How to Write A Fundraising Letter

Here are four fundraising letter tips to keep in mind when writing your next appeal letter. You need to address your recipient properly, grab their attention right away, convey the need facing real people, and ask for their help by painting a mental picture of what the future holds for those in need.

4 Tips on How to Write A Fundraising Letter

Fundraising letter expert Alan Sharpe offers these four succinct tips based on his decades of crafting donation request letters for some of the biggest non-profit organizations in the world, including Doctors Without Borders and Habitat For Humanity. Read on and notice how vividly Alan gets his message across.

How to Write a Direct Mail Fundraising Letter (Four Tips)

1. Address your reader as a friend, not as “Friend.”
When was the last time you received a letter from someone dear to you, addressing you as “Dear Friend?” Never, right? The days of the Dear Friend letter are dead.

I heard recently of a chairman of the board of a national charity who has given his charity millions of dollars and hundreds of hours of his time, yet he still receives fundraising appeals from this charity addressing him as “Dear Friend.” Ouch.

2. Arrest attention with an opening that resonates with your donors.

Assume your reader is standing over a trash can with a stack of today’s mail, reading the opening sentence of each letter before deciding its fate. You have only a few seconds to grab the reader’s interest. So make it a zinger.

Here are two openings for the same non-profit. Which one grabs your attention and makes you want to read on?

Opening 1: “I am writing to you to ask if you would like to support a low-income housing building project in your neighborhood.”

Opening 2: “If I invited you to walk over to your neighbor’s house with a bundle of roof shingles under your arm as a gift, what would you do?”

3. Put flesh and bones on your need.
One truth in fundraising is that people give to people to help people. So always describe your need in terms of people, not programs, not ministry, not money.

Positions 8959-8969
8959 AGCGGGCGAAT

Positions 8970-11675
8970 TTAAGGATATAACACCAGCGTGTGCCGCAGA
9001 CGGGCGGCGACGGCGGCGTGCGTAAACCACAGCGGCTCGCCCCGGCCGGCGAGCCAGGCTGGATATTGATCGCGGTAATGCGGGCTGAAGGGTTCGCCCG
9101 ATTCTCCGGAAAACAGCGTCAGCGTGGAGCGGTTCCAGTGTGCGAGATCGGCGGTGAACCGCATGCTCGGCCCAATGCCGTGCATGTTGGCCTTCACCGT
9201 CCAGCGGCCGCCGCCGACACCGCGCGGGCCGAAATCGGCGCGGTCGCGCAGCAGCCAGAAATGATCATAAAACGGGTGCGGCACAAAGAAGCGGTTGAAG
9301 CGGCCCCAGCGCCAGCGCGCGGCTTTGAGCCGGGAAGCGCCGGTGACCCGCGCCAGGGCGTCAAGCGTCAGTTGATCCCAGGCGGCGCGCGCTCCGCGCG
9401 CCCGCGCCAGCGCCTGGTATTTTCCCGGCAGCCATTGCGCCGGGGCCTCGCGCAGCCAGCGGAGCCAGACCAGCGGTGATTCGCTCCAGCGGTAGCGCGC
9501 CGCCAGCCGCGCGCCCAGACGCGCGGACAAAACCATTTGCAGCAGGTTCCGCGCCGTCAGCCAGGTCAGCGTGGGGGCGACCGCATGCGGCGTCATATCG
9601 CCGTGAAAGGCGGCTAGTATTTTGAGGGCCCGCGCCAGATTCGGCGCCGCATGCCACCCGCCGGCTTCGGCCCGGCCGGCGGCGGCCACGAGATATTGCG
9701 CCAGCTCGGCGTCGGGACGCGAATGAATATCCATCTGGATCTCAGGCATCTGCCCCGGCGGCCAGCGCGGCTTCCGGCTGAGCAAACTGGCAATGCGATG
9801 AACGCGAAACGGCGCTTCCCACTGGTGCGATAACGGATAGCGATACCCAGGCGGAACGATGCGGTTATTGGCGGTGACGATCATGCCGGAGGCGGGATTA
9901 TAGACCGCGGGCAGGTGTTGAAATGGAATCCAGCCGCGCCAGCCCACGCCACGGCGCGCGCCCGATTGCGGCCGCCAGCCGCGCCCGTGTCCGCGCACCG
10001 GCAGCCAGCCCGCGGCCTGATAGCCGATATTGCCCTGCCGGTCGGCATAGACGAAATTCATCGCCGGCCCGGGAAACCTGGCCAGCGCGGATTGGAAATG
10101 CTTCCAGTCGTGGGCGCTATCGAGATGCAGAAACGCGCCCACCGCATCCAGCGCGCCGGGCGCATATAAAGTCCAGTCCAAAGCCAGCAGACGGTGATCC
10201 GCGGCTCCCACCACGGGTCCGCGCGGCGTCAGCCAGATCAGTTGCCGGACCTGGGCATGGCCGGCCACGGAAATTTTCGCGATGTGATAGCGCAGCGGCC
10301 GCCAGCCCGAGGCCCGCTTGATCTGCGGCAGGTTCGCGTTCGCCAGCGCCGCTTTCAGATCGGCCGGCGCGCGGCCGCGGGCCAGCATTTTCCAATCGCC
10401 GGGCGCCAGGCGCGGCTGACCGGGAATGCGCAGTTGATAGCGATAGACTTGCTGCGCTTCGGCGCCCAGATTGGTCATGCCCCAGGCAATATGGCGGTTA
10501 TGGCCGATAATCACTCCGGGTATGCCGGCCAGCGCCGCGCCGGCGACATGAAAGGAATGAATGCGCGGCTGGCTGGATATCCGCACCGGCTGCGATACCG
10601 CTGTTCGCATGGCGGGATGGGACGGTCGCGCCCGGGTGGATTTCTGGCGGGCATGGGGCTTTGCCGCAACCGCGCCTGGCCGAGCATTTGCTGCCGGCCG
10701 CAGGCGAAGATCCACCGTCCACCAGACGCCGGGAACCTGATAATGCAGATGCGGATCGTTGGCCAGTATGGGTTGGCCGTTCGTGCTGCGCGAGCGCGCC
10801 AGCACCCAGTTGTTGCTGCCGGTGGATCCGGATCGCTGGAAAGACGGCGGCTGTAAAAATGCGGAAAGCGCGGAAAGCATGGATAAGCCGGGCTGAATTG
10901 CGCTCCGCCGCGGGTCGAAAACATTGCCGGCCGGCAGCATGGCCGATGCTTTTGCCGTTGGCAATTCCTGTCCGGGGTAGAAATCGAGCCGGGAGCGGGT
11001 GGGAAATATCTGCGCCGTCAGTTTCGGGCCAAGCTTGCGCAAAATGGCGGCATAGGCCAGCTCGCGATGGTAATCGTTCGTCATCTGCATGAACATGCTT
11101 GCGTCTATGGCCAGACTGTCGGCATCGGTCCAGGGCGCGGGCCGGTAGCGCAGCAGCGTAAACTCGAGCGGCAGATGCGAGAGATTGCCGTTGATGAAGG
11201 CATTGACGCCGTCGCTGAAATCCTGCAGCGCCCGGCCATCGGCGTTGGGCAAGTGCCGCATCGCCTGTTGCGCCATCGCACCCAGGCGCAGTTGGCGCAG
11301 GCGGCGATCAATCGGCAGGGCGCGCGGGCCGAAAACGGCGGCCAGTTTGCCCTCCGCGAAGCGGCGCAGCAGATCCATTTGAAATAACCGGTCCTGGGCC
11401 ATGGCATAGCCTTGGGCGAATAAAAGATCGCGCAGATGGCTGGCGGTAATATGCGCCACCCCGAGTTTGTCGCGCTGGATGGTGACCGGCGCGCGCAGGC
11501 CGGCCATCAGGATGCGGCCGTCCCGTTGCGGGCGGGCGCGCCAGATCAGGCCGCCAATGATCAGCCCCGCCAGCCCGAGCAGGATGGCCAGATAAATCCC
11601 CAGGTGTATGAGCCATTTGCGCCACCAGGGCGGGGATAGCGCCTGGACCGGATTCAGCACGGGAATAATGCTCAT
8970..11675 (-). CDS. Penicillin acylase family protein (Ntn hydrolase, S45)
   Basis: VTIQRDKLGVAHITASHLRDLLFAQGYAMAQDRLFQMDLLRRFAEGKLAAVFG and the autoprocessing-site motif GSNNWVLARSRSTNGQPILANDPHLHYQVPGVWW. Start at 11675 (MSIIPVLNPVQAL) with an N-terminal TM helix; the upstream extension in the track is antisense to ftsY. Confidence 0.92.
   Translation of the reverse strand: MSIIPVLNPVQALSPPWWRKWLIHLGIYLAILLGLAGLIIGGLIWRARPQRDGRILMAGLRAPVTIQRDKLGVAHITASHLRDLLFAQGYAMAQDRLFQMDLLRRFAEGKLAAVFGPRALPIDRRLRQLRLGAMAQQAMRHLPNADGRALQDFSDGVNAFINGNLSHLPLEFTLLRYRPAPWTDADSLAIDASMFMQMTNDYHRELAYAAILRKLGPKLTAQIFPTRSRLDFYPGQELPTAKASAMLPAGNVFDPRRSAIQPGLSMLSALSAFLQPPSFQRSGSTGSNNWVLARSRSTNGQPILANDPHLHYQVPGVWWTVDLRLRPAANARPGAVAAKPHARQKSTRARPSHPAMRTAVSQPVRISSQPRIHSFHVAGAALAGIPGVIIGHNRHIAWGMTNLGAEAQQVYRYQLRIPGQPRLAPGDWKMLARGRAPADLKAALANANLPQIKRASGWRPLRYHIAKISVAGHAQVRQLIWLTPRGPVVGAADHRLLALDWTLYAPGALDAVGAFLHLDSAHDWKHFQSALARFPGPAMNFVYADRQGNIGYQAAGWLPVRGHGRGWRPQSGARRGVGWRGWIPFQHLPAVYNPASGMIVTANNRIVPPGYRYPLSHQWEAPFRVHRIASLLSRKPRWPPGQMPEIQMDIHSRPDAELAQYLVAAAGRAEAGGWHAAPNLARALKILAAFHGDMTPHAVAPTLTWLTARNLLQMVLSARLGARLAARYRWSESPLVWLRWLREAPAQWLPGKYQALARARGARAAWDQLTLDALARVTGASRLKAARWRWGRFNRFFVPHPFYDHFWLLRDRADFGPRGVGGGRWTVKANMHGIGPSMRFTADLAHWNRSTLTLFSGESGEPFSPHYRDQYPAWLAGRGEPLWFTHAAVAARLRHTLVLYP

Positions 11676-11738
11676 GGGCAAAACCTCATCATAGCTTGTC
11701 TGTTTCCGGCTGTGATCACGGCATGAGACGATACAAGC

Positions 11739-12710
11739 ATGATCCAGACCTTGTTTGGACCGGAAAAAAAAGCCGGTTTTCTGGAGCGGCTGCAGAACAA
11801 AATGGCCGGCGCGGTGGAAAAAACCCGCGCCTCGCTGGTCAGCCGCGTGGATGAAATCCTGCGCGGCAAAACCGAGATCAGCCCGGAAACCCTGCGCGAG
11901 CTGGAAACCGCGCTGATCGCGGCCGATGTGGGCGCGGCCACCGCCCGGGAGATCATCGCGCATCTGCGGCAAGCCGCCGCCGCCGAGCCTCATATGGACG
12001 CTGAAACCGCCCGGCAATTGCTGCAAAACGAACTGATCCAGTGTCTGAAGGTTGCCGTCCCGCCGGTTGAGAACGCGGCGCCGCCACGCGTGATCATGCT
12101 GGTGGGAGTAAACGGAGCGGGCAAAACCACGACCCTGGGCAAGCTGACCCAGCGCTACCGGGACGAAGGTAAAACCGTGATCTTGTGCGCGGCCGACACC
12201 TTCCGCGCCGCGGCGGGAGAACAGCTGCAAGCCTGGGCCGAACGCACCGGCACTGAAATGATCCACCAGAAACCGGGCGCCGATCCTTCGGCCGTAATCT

INSTEAD OF SAYING . . . We operate three vans.

SAY . . . The three vans that we use for emergency medical relief play a vital role in saving lives throughout the year.

INSTEAD OF SAYING .. . Essential medicines in many countries are not affordable.

SAY . .. Phillip Mbago is dying from a treatable disease for no other reason than this—he can’t afford his cure.

4. Ask for funds by painting a picture.
Don’t just ask for a donation. Show your readers how their donations will make a difference.

Instead of saying, “Send a gift today,” say, “Your gift to Habitat for Humanity today means that another family will soon move into a simple, decent, affordable home—thanks to you.”

Read more copy writing and appeal  letter tips from Alan Sharpe at sharpecopy.com

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Fundraising Letter Envelopes: How To Make Them Irresistible – The best way to increase the response rate of your fundraising letters is by making your envelopes simply irresistible so that they get opened and read.

Don’t Start Your Fundraising Letters As A Stranger – One of the things you should never do with your appeal letters is address them to “Dear Friend” because it can cost you literally thousands of dollars in lost donations.

Write Fundraising Letters About People, Not Projects – Here’s why you should write your fundraising letter about people and not about projects: Because people care about other people and want to hear how their donations will improve the lives of others. They don’t want to hear details about how you do it, they want to see the positive results from their giving.

How to Write Fundraising Letters That Motivate Donors – Motivating strangers to give their money away is one of the hardest jobs around. It’s difficult to do face to face. And it’s even harder to do by mail.

Successful Fundraising Letters Share Eight Qualities – If you want your next fundraising letter to be successful and effective, there are certain nuances you must master to achieve the right results.

Write Fundraising Letters That Donors Can’t Resist – Master copywriter Alan Sharpe offers practical advice to non-profit groups for boosting the results of your appeal letters.

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